Blue Shark
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Worldwide Distribution


Summary
Scientific Name
Prionace glauca
Classification
Phylum: Chordata
Class: Chondrichtyes
Subclass: Elasmobranchii
Order: Carcharhiniformes
Family: Carcharhinidae
Genus and Species: Prionace Glauca
Species Authority: (Linnaeus, 1758)
Range
Circumglobal; Temperate and tropical waters
Occurrence in Canadian Waters
Very Common
Population Trend
Interaction with Humans
High bycatch and discard rate in pelagic longline fisheries
Conservation Status
COSEWIC: Special Concern (2006)
IUCN Global: Near Threatened (2000)
Fisheries Vulnerability: Very High

Description

The blue shark is the most wide-ranging of all shark species, inhabiting all tropical and temperate waters. This shark is also the most common shark species found in Canadian waters, generally living to around 20 years.

It can grow to around 3.8 metres or 12 feet in length and is recognized by its distinctive blue colour and its slim, graceful body with large eyes, long conical snout and pectoral fins.

Habitat

Blue sharks are pelagic species often occurring near the surface where waters depths are greater than 200 metres. They prefer temperatures between 10 and 20 °C and are commonly seen near the surface over deep waters off the coast of Nova Scotia and Newfoundland during the summer and fall.

Distribution

This highly migratory shark occurs in the Atlantic, Pacific and Indian Oceans, and in some cases may travel distances above 9000 km. In Canadian waters, it can be found off southeastern Newfoundland, the Grand Banks, the Gulf of St. Lawrence, the Scotian Shelf and the Bay of Fundy.

Blue Shark Fisheries

Despite the fact that a blue shark fishery exists, it is rarely pursued because of its low market value. A non-restrictive commercial quota of 250 tonnes has been allocated for the blue shark fishery. In addition to this, approximately 10 to 20 tonnes of blue sharks, as well as other sharks, are caught in commercial or community-sponsored shark derby events that are held each year in waters off Nova Scotia, usually during the months of July, August and September. Reported landings of the blue sharks, primarily taken as by-catch in commercial fisheries and shark derbies, have averaged less than 55 tonnes annually since 1990.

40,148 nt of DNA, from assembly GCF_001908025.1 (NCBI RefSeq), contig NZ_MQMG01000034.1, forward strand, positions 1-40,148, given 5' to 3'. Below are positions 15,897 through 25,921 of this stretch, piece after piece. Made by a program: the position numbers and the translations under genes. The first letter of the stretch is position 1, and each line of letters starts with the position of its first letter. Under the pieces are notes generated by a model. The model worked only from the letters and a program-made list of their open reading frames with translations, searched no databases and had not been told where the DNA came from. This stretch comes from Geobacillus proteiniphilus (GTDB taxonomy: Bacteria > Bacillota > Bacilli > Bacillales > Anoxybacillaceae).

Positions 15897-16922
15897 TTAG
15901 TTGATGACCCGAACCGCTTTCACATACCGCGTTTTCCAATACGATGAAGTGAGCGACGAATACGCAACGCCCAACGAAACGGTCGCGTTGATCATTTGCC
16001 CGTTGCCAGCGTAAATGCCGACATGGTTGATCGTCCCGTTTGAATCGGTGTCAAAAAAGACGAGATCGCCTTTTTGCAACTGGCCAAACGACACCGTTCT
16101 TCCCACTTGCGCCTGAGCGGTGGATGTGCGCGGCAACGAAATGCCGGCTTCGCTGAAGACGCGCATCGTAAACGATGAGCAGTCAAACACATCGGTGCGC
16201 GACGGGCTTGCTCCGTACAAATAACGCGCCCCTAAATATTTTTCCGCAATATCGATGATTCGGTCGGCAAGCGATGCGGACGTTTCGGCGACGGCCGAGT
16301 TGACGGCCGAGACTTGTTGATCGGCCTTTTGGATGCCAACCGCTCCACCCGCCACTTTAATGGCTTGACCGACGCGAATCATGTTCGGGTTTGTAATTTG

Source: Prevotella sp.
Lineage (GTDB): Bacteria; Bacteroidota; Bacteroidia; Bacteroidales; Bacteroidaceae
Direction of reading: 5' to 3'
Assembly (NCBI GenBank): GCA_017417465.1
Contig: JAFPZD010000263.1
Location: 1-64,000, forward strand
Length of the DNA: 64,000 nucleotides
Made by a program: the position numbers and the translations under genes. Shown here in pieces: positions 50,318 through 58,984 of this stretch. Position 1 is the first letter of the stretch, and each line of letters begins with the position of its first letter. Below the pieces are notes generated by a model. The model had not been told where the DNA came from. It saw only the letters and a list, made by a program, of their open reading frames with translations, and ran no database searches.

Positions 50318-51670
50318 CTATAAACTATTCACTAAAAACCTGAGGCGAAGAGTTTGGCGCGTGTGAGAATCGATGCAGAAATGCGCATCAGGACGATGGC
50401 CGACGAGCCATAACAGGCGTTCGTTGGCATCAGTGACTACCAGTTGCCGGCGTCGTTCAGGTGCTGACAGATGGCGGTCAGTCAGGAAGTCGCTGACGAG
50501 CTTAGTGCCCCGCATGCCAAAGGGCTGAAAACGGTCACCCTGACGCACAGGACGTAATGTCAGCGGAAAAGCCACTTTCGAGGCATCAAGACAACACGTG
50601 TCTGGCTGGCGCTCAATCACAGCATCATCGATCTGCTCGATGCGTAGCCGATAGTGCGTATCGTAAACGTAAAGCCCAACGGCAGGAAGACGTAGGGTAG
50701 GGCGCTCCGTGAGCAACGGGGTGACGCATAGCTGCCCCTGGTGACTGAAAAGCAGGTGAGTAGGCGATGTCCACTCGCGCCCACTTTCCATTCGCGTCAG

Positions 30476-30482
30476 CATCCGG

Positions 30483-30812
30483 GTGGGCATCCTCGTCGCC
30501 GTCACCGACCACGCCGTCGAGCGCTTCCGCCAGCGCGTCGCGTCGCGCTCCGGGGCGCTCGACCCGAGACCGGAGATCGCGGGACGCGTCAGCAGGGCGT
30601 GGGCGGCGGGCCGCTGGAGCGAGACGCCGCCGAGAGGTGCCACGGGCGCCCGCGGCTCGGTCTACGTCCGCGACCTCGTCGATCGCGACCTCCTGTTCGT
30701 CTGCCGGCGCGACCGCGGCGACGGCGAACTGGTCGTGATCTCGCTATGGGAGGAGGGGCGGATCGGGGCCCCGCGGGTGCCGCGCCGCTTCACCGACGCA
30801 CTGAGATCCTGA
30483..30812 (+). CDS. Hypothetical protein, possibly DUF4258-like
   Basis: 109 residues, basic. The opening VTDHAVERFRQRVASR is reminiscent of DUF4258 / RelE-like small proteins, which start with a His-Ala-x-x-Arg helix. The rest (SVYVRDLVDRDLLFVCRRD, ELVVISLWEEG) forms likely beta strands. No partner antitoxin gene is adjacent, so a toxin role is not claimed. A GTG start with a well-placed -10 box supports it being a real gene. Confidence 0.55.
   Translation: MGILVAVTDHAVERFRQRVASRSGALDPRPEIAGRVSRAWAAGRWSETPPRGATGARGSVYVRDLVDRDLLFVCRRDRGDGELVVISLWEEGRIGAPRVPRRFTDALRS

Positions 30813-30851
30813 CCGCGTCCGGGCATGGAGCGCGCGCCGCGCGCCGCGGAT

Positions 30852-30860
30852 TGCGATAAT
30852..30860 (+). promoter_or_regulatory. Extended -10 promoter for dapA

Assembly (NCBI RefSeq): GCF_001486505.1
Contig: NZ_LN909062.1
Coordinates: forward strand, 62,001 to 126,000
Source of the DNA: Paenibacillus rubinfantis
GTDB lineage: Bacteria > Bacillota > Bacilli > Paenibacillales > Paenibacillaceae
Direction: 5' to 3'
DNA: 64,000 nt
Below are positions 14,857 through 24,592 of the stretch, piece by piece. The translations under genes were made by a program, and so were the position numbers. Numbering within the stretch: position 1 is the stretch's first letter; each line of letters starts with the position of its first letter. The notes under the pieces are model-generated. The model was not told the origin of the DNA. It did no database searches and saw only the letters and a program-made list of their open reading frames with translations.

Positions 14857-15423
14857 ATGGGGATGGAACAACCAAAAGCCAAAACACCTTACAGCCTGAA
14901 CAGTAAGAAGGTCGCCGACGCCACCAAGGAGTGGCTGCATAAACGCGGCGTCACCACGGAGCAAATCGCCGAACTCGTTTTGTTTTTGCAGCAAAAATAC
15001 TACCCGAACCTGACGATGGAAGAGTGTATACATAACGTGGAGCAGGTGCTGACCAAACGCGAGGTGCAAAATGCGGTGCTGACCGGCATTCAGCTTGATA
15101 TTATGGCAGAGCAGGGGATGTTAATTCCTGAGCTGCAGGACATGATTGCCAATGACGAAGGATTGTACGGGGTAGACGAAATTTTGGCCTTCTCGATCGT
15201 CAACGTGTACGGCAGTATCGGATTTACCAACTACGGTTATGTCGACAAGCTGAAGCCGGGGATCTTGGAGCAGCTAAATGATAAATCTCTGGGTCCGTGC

A Species at Risk?

The main threat to the blue shark is by-catch in other fisheries. Highly prized for their fins, there is evidence of population decline, with some reports in the order of 60-80% decline in catch rates. In the Canadian tuna and swordfish fishery, experts estimate that 100,000 blue sharks are caught annually, accounting for 47-152% of the fishery's catch. It is estimated that the average total discard mortality is about 2,000 tonnes per year, with dead discards accounting for 1,000 tonnes since 2002. The pelagic longline is not the only fishery that catches blue sharks accidentally. Given that these sharks are taken in other Canadian fisheries, as well as foreign fisheries, impacts to the population cannot be assessed without taking into consideration the cumulative fishing mortality.

Did You Know?

Blue sharks use a form of camouflage called countershading. This means that when seen from the top, the darker shade of blue on its dorsal area blends into the darkness of the water below, and when seen from below, the lighter colour of its ventral area blends into the sunlight from the surface.